CHICAGO — Wall Street is worried about inflation. So are Amy Lopez of Eureka, Calif., Sharon Connlley of Duluth, Minn., and Elmer Hunt Jr. of Boise, Idaho.
They and other Americans are increasingly feeling the squeeze of higher prices, not only at the gas pump but in the cost of groceries, delivery charges, travel and numerous other items.
Inflation remains modest by historical standards at about 3.5 percent. It appears no threat to return any time soon to the double-digit rates of the late 1970s and early ‘80s, perhaps not even to the 5 percent level last seen in the spring of 1991.
But driven by soaring energy prices, inflation is creeping toward 4 percent for the second quarter and is on pace for the highest annual rate in 15 years.
A government report Tuesday showed that prices paid by producers rose 5.6 percent for the previous 12 months, thanks to the relentless rise in energy prices. Economists are forecasting that another report due on Wednesday will show that consumer prices also kept rising.
While those rates may seem tame, the steady increase has caused so much concern that Federal Reserve Chairman Ben Bernanke is threatening to extend the Fed’s two-year rate-raising campaign, sending the stock market plunging this month.
Inflation remains “an annoyance” at the moment for most consumers, according to Carl Tannenbaum, chief economist for LaSalle Bank in Chicago.
“Certainly some of these rising prices have hurt people who live on more modest incomes,” he said. “But in general, these rises in prices have not crippled households at all.”
Still, many are growing uncomfortable with each tick higher in rates, as balancing checkbooks gets more difficult.
“The majority of households are feeling a little uneasy,” said Diane Swonk, chief economist at Mesirow Financial, a Chicago-based financial services firm. “They haven’t lost a job but they haven’t gotten any pay increases to compensate for the higher gas prices, higher prices elsewhere. You have a prolonged period where people … are feeling like their living standards aren’t doing as well.”
While wealthier households may be absorbing the price shocks painlessly, that’s hardly the case at the other end of the wage spectrum, where millions of Americans don’t need to check stock portfolios to feel the impact. Especially among lower-income workers, inflation is forcing more and more sacrifices, compromises and budget-juggling.
For Amy and Jacob Lopez, the $70 cost of filling up their Ford mini-van has made it tough to get by every month and may force them to sell their car for a cheaper one. But that’s just the tip of inflation’s impact on the northern California couple and their two preschool-age children.
Amy, a stay-at-home mom, cited the effects of higher prices for everything from rent to utilities to grocery items from milk to hamburger meat. Meanwhile, wages for her husband, who works in inventory at a flower bulb farm, have stayed the same.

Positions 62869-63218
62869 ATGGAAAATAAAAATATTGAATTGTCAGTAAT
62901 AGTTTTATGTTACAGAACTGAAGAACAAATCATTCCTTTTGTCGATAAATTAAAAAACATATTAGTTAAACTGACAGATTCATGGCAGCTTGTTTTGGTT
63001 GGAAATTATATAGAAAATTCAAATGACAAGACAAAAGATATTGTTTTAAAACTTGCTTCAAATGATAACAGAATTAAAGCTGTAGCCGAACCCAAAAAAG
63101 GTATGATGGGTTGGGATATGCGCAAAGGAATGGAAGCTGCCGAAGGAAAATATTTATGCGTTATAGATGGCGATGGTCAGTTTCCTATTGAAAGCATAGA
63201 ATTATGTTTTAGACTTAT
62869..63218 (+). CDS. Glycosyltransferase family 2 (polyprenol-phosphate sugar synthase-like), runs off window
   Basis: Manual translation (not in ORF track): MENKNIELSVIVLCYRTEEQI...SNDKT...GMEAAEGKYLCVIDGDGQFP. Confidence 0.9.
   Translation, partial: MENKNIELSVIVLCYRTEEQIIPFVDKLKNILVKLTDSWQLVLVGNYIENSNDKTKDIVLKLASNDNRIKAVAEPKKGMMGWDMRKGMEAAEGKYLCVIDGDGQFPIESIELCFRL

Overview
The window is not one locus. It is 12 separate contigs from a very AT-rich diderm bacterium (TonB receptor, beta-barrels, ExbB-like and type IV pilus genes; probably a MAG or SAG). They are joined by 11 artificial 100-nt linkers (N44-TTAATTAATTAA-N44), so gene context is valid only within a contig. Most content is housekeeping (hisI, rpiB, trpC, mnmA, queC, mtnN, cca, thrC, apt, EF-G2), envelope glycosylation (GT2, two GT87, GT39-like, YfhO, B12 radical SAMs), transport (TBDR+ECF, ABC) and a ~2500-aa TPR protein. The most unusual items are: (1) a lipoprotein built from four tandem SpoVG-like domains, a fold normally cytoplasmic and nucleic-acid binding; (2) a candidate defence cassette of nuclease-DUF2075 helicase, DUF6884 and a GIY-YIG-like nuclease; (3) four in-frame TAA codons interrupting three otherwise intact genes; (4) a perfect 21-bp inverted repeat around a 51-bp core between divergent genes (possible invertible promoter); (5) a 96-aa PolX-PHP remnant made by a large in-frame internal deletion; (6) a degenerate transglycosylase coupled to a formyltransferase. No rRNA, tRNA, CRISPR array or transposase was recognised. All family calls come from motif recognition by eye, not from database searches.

“We have had to cut quite a lot of things out” to make ends meet, such as weekend outings, buying treats for their kids and visiting their grandparents, the 23-year-old said.
With rent now accounting for more than half their monthly income of $1,200, they had to seek help from a local food bank recently. Trying to stretch every dollar, they’ve switched to cheaper brands of shampoo and soap. Lopez isn’t sure what steps to take next.
“I just think the cost of living everywhere is going up, and wages aren’t,” she said. “If food and stuff are constantly going up, I think people should be paid more.”
U.S. wages actually have been roughly keeping pace with inflation for the average American, according to Mark Zandi, chief economist at Moody’s Economy.com in West Chester, Pa. But the recent trend means they likely won’t be in the future, he said.
Lower-paying jobs also are more vulnerable to price rises and perhaps less likely to keep pace.
In Duluth, the 48-year-old Connlley, who makes $9 an hour as a receptionist, is buying more noodles, lower-quality meats and more canned vegetables instead of fresh ones to try to cope.
Not only does she feel inflation’s pinch on her own lifestyle, she sees the consequences on others in her job at a low-income affordable housing organization in the northern Minnesota city. Some 28,000 people in a population of 86,000 are under the poverty line there, according to Sonia Bonilla of the nonprofit group Community Action Duluth.
“Every day I see people making other choices” because of the costs crunch, Connlley said. “To eat healthy is way more expensive than to eat mac and cheese.”
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